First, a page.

Bath will escape worst of UK’s retail revolution, says major report, but shops will still close

June 14, 2019

Bath has been named as one of the UK cities most likely to survive the retail meltdown now hitting the country’s high streets and town centres, despite slipping down the national shopping centre rankings.

However, it is expected to have fewer stores in the future – with a number likely to be ‘repurposed’ for alternative uses.

A report by property consultancy Cushman & Wakefield identifies the most resilient retail locations outside London based on 24 economic, demographic and retail property metrics. 

Out of 250 town centres across the country, Bath is in sixth position – down from third in last year’s table. In contrast Bristol climbed seven places to take second slot behind leader Cambridge, which was also first last year.

Head of retail in Cushman & Wakefield’s Bristol office, Spencer Wilson, said: “Whilst a positive picture for Bath, even it has been impacted by the ongoing structural change in retail which can be seen from the number of current vacancies on Milsom Street and New Bond Street.  

“Although Bath has dropped from third to sixth in the resilience rankings, its unique urban environment and economic well-being should see it adapt to these changes, but a reduction in the existing retail provision is likely. We are seeing a trend for repurposing – take for example Tivoli, a boutique cinema transforming a former first- floor restaurant at Southgate shopping centre.”

The report looks at how consumers are becoming more mobile and less reliant on physical stores, causing expectations to change, with retail driven increasingly by ‘shopper mission’.

These missions generally fall into one of three categories, the report concludes – large destination, or experience orientated visits, purpose shopping that is focused on specific purchases, and community-based convenience trips. The report reveals that retail locations that do not align with at least one of these key missions will need to repurpose to remain relevant.

Senior research analyst and report author Amy Gibson said: “Our rankings look at a number of different measures and metrics which contribute to the vitality of a town centre. The retail mix is clearly important within that but it is not the only factor. In our view, the first step to understanding whether the UK’s town centres are fit for purpose is to understand what the new purpose is for each location.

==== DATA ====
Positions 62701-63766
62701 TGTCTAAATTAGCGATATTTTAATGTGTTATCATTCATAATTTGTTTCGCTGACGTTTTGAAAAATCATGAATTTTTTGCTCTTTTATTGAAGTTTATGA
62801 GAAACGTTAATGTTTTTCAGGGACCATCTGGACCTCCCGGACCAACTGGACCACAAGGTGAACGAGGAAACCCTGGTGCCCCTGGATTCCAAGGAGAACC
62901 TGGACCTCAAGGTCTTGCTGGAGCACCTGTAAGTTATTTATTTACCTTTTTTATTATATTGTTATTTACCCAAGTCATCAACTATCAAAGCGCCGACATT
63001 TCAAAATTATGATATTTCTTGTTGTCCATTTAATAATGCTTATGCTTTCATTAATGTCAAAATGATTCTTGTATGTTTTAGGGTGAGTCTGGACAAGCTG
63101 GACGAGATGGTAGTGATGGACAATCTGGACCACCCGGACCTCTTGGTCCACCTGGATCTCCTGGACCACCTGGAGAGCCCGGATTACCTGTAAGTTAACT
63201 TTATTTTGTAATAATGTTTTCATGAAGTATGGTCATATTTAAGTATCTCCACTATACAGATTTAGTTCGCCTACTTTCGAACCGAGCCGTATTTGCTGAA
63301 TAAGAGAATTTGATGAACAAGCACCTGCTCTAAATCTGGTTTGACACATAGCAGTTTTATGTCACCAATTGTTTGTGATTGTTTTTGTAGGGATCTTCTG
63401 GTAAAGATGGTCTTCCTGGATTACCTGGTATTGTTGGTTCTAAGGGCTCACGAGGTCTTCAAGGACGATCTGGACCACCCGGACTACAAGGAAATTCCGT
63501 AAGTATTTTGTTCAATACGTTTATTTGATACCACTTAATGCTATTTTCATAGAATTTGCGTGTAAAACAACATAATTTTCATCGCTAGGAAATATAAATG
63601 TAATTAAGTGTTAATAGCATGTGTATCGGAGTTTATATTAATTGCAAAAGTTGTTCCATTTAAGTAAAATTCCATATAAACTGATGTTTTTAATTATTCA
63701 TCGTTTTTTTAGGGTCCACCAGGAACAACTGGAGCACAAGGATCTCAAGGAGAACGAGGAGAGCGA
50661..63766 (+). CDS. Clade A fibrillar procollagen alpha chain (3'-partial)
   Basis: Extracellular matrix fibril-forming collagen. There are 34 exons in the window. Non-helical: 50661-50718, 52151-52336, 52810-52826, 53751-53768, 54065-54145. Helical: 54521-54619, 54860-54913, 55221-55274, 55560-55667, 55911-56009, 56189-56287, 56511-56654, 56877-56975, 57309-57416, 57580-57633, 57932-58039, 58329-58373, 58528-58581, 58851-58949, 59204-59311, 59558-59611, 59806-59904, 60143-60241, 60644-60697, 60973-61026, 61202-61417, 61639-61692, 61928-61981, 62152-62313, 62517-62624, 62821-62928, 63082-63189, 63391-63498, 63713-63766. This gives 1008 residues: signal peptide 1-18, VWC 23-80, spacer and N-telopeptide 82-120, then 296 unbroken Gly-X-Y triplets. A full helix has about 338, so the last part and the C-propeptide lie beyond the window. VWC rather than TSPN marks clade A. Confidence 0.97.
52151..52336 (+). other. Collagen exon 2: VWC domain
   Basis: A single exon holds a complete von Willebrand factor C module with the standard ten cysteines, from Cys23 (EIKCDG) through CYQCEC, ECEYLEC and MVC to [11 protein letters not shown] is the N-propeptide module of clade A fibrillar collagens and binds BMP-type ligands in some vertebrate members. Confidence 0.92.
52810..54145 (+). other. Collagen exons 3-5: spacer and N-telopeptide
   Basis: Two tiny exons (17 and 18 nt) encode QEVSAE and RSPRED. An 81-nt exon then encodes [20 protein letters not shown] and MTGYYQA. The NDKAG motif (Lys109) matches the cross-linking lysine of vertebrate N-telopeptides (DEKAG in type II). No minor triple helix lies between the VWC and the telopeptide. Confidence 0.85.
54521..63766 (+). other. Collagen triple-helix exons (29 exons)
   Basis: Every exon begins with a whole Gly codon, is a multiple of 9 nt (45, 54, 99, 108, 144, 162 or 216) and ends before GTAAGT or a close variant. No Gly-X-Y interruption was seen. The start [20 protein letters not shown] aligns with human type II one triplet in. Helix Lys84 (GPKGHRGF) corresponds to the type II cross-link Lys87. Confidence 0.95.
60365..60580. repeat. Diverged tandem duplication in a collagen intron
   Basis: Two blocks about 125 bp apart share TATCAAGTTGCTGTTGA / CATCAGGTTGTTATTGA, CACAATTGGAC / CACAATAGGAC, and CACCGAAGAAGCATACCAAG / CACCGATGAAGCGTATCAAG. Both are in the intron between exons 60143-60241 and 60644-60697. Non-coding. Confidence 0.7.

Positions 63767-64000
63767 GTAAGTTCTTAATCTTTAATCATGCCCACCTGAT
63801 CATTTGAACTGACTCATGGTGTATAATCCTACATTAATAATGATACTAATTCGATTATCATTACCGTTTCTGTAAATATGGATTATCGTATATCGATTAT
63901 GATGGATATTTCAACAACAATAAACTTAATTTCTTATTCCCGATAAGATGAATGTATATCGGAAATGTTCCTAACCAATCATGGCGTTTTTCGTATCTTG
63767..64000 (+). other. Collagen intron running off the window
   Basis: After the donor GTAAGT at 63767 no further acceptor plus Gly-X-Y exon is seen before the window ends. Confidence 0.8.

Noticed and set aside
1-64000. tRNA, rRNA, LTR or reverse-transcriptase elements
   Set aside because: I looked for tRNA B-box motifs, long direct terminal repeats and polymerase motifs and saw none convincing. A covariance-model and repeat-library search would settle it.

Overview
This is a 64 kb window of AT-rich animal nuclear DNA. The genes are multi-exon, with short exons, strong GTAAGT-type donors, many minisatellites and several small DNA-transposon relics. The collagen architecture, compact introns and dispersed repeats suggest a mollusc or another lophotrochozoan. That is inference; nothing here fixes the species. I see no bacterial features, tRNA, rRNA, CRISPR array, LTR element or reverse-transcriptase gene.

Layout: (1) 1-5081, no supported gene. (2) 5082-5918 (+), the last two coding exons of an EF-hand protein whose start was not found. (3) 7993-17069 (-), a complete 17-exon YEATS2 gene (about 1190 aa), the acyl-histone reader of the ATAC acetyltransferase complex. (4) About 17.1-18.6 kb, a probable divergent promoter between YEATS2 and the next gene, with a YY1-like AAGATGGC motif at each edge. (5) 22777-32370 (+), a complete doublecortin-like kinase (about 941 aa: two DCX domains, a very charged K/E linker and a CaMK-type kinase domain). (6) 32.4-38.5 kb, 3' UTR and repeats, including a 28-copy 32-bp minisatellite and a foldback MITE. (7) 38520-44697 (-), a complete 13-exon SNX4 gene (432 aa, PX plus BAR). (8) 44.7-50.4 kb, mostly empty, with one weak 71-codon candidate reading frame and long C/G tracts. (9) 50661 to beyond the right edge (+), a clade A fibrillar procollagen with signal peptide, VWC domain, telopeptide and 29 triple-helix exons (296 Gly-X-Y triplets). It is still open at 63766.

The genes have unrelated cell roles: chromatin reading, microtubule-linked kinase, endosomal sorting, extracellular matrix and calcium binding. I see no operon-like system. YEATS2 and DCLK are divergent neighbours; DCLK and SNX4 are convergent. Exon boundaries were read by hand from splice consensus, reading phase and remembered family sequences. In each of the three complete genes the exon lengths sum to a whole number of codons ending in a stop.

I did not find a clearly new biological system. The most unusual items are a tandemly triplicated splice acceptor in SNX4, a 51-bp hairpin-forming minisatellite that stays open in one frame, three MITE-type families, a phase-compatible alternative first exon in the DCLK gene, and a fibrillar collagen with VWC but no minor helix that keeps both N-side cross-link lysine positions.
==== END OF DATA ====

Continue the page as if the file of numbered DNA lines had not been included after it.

“The retail and leisure landscape in the UK’s towns has become increasingly homogenous and in many cases not really kept pace with the changing demands of consumers. As we see a growing proportion of retail shifting online, there is a need to introduce alternative uses in town centres to help differentiate locations and ensure they remain aligned to the local catchment.”

She said shops had to adapt to this as well and provide what people wanted and not just an identical template of other locations.

Head of development and place in Cushman & Wakefield’s UK retail team John Percy said to succeed in the future, town centres needed to take a holistic approach.

“For town centre stakeholders to deliver a viable masterplan, the public and private sector must work together to understand the needs of those living and working in its catchment area,” he said.

From here, a transparent strategy can be devised, to help encourage local communities to interact more fully with town centres once more. Failure to do this will mean centres struggle as they become less relevant to their local population needs.”



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